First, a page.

To our Founding Fathers it was obvious, or “self-evident,” that self-government, or a democratic republic, could only be perpetuated by the self-governed…To this end, the Founders fundamentally believed that the ability to govern ourselves rests with our individual and collective virtue (or character).
Almost all the founding fathers—Washington, Franklin, Madison, Jefferson, Adams, Henry—expressed this sentiment at one time or another: that, in effect, only a virtuous people can maintain a free society.
John Adams gives us an example of this thinking in his letter to the officers of the Massachusetts First Brigade in October of 1798:
We have no government armed with power capable of contending with human passions unbridled by morality and religion…Our Constitution was made only for a moral and religious people. It is wholly inadequate to the government of any other.
Yet when we look around our country today, it seems we are intent to put the theory of these first American patriots to the test. Anglican priest Jonathan Mitchican writes:
…we live in an age in which virtue is often actively denied as a relic of our religious past…According to the culture of our day, our morality should not be wrapped up in religious superstition but rather determined by our reason and our experience of the world. As one popular atheist meme puts it, “You don’t need religion to have morals. If you can’t determine right from wrong, then you lack empathy, not religion.”
But the “all-you-need-is-empathy” approach, Mitchican suggests, is not really producing the desired effect of “a society that is capable of moral reasoning.” We would agree.
In a New York Times article, David Brooks highlights an interesting study from 2008 of 230 young people. The study found that the group shared no moral vision or even a moral framework to begin to think through moral questions. Respondents’ typical answer was, “moral choices are just a matter of individual taste,” or as one person said, “It’s personal; it’s up to the individual. Who am I to say?”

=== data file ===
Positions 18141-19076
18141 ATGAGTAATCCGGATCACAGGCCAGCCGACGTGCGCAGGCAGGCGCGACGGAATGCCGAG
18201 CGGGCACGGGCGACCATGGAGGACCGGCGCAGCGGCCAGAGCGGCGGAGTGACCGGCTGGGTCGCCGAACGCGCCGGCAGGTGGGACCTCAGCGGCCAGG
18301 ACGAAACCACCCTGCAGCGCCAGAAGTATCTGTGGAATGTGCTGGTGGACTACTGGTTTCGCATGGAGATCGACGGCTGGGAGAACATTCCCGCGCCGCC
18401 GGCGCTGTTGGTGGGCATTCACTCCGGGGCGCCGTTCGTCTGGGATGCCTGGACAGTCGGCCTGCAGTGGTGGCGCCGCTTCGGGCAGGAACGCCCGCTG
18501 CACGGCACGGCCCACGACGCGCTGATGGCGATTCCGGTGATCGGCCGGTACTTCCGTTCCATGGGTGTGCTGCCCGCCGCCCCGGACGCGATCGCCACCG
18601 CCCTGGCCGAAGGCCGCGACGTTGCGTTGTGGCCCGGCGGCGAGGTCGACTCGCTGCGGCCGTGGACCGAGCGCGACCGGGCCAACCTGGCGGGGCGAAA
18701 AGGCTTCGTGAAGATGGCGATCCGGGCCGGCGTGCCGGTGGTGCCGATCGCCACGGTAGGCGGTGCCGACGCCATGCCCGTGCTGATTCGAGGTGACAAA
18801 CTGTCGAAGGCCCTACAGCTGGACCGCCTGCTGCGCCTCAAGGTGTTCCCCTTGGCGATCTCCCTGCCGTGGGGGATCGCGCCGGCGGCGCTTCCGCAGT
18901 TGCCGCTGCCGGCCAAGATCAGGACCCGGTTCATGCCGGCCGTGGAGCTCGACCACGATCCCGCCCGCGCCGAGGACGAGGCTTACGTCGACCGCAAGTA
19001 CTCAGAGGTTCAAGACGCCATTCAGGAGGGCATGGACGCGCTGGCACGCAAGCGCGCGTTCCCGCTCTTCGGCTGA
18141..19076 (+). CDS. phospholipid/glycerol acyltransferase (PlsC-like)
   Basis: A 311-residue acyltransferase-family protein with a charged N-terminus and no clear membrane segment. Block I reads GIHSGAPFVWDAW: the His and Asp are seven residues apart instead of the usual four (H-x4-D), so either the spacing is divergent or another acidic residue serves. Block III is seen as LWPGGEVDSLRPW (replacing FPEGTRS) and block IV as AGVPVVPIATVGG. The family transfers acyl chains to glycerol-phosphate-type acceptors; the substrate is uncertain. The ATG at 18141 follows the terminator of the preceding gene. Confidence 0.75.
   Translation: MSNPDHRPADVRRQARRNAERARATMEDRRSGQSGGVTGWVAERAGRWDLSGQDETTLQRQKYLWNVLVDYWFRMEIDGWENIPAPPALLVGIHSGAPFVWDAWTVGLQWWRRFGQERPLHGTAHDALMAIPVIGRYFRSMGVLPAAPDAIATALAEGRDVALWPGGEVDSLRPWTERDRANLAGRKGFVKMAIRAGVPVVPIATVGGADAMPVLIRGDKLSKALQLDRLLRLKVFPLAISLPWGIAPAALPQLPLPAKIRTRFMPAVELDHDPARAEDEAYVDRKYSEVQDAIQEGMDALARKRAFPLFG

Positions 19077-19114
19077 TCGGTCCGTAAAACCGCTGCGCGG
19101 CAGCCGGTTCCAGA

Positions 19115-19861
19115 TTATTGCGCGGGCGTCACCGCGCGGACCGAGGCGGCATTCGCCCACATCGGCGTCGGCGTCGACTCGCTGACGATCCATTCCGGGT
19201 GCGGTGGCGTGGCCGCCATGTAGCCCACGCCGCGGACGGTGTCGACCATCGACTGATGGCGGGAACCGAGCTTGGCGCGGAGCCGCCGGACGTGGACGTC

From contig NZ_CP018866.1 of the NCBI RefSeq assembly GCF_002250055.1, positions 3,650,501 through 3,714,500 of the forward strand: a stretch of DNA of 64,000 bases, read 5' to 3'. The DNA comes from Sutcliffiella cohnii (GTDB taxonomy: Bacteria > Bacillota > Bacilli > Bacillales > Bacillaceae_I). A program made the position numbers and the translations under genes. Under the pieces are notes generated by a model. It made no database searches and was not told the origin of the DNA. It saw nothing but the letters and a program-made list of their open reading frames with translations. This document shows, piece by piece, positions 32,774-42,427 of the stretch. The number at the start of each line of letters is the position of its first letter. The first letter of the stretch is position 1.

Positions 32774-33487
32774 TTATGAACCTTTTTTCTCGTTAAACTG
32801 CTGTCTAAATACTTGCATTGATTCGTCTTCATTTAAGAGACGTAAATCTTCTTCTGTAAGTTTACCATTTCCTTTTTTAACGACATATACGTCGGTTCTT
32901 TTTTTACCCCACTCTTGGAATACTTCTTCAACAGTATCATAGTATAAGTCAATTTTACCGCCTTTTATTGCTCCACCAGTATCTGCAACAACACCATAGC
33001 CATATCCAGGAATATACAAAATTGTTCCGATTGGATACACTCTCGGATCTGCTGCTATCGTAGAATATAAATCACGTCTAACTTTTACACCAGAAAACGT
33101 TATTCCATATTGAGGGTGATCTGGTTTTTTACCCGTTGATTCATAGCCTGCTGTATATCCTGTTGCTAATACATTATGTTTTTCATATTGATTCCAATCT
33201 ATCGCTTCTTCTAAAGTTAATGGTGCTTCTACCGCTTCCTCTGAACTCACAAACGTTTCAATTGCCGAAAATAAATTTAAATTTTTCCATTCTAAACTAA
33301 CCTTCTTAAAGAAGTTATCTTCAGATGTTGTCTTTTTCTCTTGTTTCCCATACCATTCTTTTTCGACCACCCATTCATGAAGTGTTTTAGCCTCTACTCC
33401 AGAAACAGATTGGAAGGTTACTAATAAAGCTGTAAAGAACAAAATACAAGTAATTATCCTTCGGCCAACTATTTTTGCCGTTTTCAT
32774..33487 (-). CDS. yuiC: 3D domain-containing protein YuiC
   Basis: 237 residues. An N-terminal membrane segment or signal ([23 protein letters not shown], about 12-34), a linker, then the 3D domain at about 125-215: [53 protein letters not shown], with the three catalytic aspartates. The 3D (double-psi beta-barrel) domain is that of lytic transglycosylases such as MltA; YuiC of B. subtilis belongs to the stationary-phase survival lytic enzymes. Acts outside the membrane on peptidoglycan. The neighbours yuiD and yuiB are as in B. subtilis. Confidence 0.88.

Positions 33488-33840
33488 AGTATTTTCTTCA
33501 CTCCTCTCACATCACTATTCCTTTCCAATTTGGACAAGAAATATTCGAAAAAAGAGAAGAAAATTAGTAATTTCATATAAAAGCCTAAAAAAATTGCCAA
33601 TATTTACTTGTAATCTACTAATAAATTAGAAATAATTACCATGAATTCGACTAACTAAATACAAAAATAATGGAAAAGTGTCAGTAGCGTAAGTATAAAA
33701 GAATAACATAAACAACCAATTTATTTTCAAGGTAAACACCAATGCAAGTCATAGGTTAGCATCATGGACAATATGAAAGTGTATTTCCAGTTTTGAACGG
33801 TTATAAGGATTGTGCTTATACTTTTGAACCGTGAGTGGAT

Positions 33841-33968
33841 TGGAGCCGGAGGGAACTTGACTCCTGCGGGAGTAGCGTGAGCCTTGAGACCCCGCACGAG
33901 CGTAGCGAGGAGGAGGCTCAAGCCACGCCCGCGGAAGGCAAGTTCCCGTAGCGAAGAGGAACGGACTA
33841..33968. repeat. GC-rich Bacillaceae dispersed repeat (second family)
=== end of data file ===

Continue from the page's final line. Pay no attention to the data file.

While it is true that religion is not strictly necessary to develop virtue, we still need some culturally shared sense of what is right and wrong. Where is that going to come from—the young adults in the study? With so many different versions of right and wrong, that’s not likely.
Over the course of Western civilization, Christianity has provided the moral foundation on which society was built. It gave everyone, believers and non-believers alike, a framework for understanding right and wrong that went beyond personal feelings.
When we look at moral culture today, it closely resembles that of ancient Israel during the time of Judges: “…every man did that which was right in his own eyes” (Judges 21:25).
Today, the idea of virtue both individually and corporately seems to be lost, and the impact on our society is being seen from the boardrooms on Wall Street to the streets of Chicago.
For more than two centuries, Christians have been the guardians of important virtues recognized by the founding fathers. Perhaps we have guarded them a little too well. As Christ’s disciples, have we been the salt and light that he called us to be, or have we watched silently as the moral fabric of our society has unraveled, hiding our light under a bushel (Matthew 5:15)?
You see, virtue is not just believing the right things or even trying to do the right things; exhibiting godly character is who we are called to be in Christ, working out our salvation with fear and trembling (Philippians 2:12).
Ernest Hemingway said, “There is nothing noble in being superior to your fellow man; true nobility is being superior to your former self.” As believers, we are called to live virtuous lives not so that we can look down on others or to prove our righteousness to God. We embrace God’s desire for our lives because we are being transformed by his grace day by day. It is our gratitude toward our creator that motivates our behavior to live virtuous lives in response to his call.
God calls his people to be a virtuous people living lives of good character, which in turn has the potential of lifting society as a whole. Scripture teaches that virtue includes the characteristics of goodwill, patience, tolerance, kindness, respect, humility, gratitude, courage, honor, industry, honesty, chastity, and fidelity. The founding fathers understood that these principles are the cornerstones for both individual and societal governance.
If we are going to make a difference, we need to once again teach virtue to God’s people and model it to a lost nation.
“Finally, brothers and sisters, whatever is true, whatever is noble, whatever is right, whatever is pure, whatever is lovely, whatever is admirable—if anything is excellent or praiseworthy—think about such things. Whatever you have learned or received or heard from me, or seen in me—put it into practice. And the God of peace will be with you” (Philippians 4:8-9).